As an MBA applicant one of the things to get straight is who you are talking to, in general, when you write your essays. This doesn’t mean you should be looking to target or “game” your essays in a narrow sense. But getting your head around who is on the other end is a crucial part of your role in creating effective communication and therein getting admitted.
I was struck by this introduction to a Business Week interview with UCLA Anderson director of MBA admissions, Mae Jennifer Shores. [The full text of the interview is here: UCLA Anderson: Admissions Q&A – BusinessWeek.]
“The assistant dean and director of MBA Admissions at the UCLA Anderson School of Management, says she ended up an admissions officer the way most people do—unintentionally. She went to Russia to teach public policy, but was assigned to teach negotiations at a business school at the last minute. After two years, she wanted to continue her Eastern European stay and almost took a job teaching in Kazakhstan. Her graduate school loans, however, forced her back to the U.S. There, Shores’ international and business-school experience eventually led her into the admissions department at Anderson.”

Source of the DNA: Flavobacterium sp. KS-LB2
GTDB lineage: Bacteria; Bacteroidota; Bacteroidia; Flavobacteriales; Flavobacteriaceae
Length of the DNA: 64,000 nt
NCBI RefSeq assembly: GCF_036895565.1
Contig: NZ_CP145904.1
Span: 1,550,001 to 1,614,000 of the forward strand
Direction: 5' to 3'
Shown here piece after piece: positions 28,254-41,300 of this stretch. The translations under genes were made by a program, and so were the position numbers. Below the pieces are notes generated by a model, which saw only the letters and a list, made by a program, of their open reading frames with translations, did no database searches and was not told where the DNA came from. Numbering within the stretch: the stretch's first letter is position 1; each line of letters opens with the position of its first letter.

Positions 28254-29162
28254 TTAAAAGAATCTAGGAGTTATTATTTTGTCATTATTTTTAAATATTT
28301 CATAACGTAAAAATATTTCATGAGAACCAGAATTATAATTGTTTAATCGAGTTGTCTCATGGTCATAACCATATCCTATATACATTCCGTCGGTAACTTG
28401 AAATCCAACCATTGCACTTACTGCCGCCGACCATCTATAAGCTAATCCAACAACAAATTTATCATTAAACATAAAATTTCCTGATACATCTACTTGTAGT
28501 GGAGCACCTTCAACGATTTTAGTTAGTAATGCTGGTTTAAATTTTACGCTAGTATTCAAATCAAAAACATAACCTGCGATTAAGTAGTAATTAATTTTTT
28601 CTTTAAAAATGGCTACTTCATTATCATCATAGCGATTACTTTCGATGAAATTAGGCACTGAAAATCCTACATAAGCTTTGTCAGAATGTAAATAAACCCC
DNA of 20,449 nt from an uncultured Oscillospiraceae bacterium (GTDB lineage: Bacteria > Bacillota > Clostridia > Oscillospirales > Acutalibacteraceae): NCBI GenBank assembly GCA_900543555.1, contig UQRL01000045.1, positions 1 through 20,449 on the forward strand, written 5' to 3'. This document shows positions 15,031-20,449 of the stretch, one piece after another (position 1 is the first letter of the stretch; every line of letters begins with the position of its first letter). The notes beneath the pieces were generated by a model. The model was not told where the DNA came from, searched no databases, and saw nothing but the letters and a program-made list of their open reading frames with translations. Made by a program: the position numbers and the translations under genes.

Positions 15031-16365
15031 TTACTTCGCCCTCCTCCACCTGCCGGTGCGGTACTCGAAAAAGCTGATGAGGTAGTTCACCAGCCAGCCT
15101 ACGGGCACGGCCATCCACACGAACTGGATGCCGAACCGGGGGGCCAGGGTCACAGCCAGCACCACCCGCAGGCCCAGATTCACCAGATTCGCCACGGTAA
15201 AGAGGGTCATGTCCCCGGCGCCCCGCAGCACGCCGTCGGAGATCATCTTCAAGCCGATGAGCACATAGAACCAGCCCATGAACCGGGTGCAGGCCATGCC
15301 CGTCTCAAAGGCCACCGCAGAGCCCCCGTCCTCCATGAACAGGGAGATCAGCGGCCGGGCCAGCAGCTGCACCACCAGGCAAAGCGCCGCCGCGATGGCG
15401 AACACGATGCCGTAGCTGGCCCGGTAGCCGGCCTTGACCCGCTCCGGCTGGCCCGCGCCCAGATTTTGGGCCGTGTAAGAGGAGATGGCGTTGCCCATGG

Every admissions officer is different of course. But what they have in common is, well, it is unlikely that a person plans and studies for this career. Most come to it “sideways.” They typically have broad interests, are people-focused, and are good communicators. They have lived life in more than one industry and often more than one country. They are generally not business trained, although many have some background in HR or marketing.
This makes the MBA applicant essay writer’s job harder and easier. It’s easier to engage an interesting person. Almost anything topic you raise will be “valid” for them. But it’s harder if all your stories are highly technical, or closely work-oriented. If your life experience or perspective is limited, and so your ability to reflect deeply and persuasively on your life and career path is therefore also limited, you’re not going to fool the likes of Mae Jennifer Shores.